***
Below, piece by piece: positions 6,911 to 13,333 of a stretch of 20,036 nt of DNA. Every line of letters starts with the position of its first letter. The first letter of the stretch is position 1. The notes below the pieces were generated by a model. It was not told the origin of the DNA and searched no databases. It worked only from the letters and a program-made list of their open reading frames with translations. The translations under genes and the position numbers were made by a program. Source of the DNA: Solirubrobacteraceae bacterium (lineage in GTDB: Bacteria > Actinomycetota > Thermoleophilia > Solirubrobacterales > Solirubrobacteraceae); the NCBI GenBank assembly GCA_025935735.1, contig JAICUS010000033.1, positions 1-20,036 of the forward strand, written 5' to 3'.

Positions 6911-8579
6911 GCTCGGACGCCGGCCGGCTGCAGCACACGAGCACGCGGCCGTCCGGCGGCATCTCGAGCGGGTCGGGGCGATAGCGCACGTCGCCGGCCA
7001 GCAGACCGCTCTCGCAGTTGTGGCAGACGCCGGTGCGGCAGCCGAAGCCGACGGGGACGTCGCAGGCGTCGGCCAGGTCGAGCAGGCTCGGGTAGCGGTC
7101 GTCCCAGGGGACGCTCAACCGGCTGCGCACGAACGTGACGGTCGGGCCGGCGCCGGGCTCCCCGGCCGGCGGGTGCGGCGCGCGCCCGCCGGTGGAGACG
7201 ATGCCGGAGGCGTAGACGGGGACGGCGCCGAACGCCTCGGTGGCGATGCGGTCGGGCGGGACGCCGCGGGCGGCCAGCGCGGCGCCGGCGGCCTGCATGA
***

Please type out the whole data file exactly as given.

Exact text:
Below, piece by piece: positions 6,911 to 13,333 of a stretch of 20,036 nt of DNA. Every line of letters starts with the position of its first letter. The first letter of the stretch is position 1. The notes below the pieces were generated by a model. It was not told the origin of the DNA and searched no databases. It worked only from the letters and a program-made list of their open reading frames with translations. The translations under genes and the position numbers were made by a program. Source of the DNA: Solirubrobacteraceae bacterium (lineage in GTDB: Bacteria > Actinomycetota > Thermoleophilia > Solirubrobacterales > Solirubrobacteraceae); the NCBI GenBank assembly GCA_025935735.1, contig JAICUS010000033.1, positions 1-20,036 of the forward strand, written 5' to 3'.

Positions 6911-8579
6911 GCTCGGACGCCGGCCGGCTGCAGCACACGAGCACGCGGCCGTCCGGCGGCATCTCGAGCGGGTCGGGGCGATAGCGCACGTCGCCGGCCA
7001 GCAGACCGCTCTCGCAGTTGTGGCAGACGCCGGTGCGGCAGCCGAAGCCGACGGGGACGTCGCAGGCGTCGGCCAGGTCGAGCAGGCTCGGGTAGCGGTC
7101 GTCCCAGGGGACGCTCAACCGGCTGCGCACGAACGTGACGGTCGGGCCGGCGCCGGGCTCCCCGGCCGGCGGGTGCGGCGCGCGCCCGCCGGTGGAGACG
7201 ATGCCGGAGGCGTAGACGGGGACGGCGCCGAACGCCTCGGTGGCGATGCGGTCGGGCGGGACGCCGCGGGCGGCCAGCGCGGCGCCGGCGGCCTGCATGA